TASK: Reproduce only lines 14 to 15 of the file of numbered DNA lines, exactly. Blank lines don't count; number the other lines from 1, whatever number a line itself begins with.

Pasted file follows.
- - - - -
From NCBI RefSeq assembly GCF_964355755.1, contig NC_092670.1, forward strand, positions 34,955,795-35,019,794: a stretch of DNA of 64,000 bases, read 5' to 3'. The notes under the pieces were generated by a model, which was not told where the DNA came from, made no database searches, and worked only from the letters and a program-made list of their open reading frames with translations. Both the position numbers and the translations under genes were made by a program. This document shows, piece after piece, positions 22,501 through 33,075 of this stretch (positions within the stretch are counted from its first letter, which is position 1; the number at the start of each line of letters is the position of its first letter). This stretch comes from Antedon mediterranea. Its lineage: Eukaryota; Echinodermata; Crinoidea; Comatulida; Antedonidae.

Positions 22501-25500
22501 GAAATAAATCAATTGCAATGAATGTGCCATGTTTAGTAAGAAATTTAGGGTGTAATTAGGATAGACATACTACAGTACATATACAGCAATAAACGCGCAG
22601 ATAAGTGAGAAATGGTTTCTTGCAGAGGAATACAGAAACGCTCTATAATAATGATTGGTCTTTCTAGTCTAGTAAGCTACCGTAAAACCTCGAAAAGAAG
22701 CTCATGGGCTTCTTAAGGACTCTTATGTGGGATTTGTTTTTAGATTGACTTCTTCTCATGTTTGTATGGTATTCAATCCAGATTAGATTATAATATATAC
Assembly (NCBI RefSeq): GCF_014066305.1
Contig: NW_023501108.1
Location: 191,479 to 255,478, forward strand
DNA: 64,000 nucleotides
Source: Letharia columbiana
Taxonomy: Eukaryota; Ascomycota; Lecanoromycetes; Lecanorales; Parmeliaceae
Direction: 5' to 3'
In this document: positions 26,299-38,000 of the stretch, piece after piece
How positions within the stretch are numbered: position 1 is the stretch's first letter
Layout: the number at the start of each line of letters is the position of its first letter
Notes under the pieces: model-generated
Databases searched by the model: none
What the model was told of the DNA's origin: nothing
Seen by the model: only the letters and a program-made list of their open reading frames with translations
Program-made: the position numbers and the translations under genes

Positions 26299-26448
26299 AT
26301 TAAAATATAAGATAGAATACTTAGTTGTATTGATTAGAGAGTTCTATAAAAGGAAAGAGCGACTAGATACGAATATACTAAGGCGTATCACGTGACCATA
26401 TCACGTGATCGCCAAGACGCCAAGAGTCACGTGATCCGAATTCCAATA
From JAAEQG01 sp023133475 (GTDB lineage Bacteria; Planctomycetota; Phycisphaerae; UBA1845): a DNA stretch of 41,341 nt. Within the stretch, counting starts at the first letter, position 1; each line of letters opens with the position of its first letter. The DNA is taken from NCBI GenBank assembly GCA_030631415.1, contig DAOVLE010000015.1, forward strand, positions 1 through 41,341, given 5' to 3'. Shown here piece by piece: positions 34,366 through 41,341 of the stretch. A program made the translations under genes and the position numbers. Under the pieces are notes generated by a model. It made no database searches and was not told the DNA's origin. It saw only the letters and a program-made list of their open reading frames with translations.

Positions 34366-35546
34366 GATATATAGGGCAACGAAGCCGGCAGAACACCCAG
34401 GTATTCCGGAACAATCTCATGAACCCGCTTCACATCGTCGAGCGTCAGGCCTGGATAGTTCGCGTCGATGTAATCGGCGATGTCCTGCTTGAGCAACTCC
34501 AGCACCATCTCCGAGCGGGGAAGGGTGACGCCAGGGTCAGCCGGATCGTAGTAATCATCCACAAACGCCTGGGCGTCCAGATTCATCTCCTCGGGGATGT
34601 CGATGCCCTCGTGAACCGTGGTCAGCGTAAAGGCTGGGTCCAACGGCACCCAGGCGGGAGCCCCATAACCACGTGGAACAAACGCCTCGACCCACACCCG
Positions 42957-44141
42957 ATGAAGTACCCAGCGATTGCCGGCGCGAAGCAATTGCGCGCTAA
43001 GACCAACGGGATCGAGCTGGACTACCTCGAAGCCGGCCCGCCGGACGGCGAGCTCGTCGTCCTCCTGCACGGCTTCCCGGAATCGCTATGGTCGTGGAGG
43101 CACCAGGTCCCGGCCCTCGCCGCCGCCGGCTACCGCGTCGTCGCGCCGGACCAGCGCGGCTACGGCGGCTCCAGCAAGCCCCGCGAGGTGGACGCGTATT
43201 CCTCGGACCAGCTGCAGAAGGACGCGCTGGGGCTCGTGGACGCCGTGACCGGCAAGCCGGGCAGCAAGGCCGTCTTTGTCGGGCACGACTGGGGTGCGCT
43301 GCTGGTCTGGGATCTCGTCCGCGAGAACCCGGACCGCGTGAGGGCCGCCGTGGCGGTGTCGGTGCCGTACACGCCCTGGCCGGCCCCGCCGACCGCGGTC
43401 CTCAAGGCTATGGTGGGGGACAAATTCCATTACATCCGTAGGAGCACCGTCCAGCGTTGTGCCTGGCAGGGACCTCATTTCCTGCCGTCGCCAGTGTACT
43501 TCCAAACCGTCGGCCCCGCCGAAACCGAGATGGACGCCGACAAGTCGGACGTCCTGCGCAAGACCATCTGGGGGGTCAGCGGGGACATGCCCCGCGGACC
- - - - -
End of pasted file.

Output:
How positions within the stretch are numbered: position 1 is the stretch's first letter
Layout: the number at the start of each line of letters is the position of its first letter